One of the city’s nicknames is the City of Skilled Hands, stop snickering. That particular epithet, stop snickering, refers to the city’s many skilled gardeners, who ensure that the gardens of the city are colorful and fruitful during the warmer months. And when the nights grow cold, the city is still warmed and its inhabitants enjoy the fruits of their labors, whether the actual literal fruits or the wealth that such exports bring to the city.

There are five main districts in the city (though some of this may have changed owing to the recent eruption of Mount Hotenow).

City Core

This is the governance district. Here the business of running the city is conducted. Castle Neverwinter sits overlooking its city, while around it are such sights and establishments as the Hall of Justice, a temple devoted to Tyr; the Cloaktower, where the city’s mages gather to conduct research and attend their end-of-quarter staff meetings; and the Moonstone Mask, an inn which is reputed to have a brothel tucked away in the back. Of course Ophalia Cheldarstone, the proprietress, runs a tight ship, and these things are likely as not mere salacious rumors.

Beggar’s Nest

With a name like Beggar’s Nest, you’re not exactly expecting a lively, well-to-do neighborhood, and you’d be right. This is a place where the destitute drift. Here people are forgotten and broken and desolate. Even surrounded by the wealth of the city, they have nothing. And just to help hammer the point home, there’s a massive graveyard to the north of this area, which means that somewhere in this district there’s a sign that keeps track of how many days they’ve gone without an undead attack.

It never goes up very high. One of the hardest hit parts of the city when the Wailing Death came to it. And again when the Luskan Orcs threatened it. And–you know, come to think of it, not a whole lot happens here that’s good.

Blacklake District

The other side of the spectrum from Beggar’s Nest. Blacklake is where the wealthy elite of the city dwell. Whether you’re nobility, or simply have enough money to make a member thereof blush, you’ll find opulent houses here. Including, it’s rumored, the fortress-estate of an eccentric Elven wizard, who almost certainly doesn’t have his own private army for perfectly valid reasons.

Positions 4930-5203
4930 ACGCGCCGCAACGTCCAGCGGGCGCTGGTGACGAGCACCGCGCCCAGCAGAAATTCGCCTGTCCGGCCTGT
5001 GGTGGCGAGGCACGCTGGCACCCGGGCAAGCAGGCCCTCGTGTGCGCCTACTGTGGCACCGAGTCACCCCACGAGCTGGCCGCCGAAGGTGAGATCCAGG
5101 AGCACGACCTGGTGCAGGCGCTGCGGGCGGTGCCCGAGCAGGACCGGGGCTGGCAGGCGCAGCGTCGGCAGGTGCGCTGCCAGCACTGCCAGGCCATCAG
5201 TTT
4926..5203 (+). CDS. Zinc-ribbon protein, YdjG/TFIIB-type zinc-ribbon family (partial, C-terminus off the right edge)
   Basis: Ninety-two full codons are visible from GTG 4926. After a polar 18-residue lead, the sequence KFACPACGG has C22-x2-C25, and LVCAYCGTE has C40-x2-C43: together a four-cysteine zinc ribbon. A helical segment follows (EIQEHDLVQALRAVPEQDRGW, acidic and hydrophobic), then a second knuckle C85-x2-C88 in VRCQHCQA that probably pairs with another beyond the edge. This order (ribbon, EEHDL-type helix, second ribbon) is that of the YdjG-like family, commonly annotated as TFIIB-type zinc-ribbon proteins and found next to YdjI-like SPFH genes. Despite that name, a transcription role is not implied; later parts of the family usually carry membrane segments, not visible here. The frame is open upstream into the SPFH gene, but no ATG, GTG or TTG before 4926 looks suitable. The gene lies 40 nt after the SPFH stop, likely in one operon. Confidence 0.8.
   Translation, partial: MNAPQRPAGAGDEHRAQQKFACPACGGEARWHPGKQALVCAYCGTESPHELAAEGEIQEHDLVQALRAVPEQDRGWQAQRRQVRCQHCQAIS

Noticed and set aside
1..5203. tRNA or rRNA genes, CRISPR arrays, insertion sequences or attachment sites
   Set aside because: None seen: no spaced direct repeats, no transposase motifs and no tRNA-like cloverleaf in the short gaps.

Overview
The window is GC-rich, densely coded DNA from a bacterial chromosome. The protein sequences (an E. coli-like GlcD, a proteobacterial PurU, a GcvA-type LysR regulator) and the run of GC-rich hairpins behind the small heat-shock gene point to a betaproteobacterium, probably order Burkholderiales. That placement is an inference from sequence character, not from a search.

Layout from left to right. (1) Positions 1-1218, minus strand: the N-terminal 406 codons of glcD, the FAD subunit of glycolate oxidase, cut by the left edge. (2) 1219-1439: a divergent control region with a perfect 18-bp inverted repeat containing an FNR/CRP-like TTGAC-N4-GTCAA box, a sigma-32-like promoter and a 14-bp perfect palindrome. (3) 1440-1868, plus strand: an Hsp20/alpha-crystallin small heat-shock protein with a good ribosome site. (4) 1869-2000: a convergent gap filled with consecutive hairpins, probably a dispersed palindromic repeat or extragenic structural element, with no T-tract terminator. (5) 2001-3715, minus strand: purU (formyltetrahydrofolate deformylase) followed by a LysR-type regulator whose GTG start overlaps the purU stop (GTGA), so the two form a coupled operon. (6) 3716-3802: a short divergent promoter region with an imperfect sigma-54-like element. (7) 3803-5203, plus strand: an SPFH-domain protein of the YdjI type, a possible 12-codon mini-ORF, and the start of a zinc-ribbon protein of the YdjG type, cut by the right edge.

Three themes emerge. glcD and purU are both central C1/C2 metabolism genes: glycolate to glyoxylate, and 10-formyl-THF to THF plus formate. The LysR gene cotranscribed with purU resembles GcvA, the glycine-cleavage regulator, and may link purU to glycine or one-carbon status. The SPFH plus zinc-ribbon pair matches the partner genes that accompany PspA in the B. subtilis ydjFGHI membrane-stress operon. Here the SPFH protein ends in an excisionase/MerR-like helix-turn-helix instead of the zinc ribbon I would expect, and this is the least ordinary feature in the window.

The Neverwinter Zoo is here as well. No word on whether or not the cages are gilded–but hey, there’s an entire district for that!

Docks

When have a Fantasy city’s docks ever been home to anything other than the criminal element? I mean for all the wealth that flows to the city’s it’s no wonder anyone makes it in the first place for all the gangs, organized crime syndicates, rackets of kobolds/goblins operating literally beneath the notice of the city watch, Zhentarim agents, Luskan provocateurs, and all around bad eggs that you’ll find crime-ing it up in the shadows of the ports.

Which is not to say that boats don’t dock here occasionally. After all, smugglers have to have some place to bring their illicit goods that they sneak into the city.

Peninsula

Home to Neverwinter’s Prison, the peninsula juts out over the water and is incredibly secure. Naturally this is one of the locations that characters in Neverwinter Nights have to travel to, in order to track down part of the cure for the Wailing Death.

So there you have it. One of the most famous cities in the Forgotten Realms, with a cosmopolitan air that puts even cities like Waterdeep and Silverymoon to shame, it’s a great site for any adventure. You’ve got access to the Sword Coast, to the wild Northlands, and to all manner of other places just begging to be explored.

Ahhh Neverwinter Nights, the GM tools were the perfect way to unleash a horde of 50 dragons upon the characters you talked your soon-to-be-ex-friends into importing onto your custom server (which doubled as their graves.)

Bell of Lost Souls Staff Writer and DM, J.R. covers RPGs of all stripes and on occasion eats sandwiches. You can ask him about either at [email protected]

Source https://www.belloflostsouls.net/2021/11/dd-an-adventurers-guide-to-neverwinter.html

Source https://forum.arcgames.com/neverwinter/discussion/470007/adventure-zones

Source https://www.belloflostsouls.net/2021/11/dd-an-adventurers-guide-to-neverwinter.html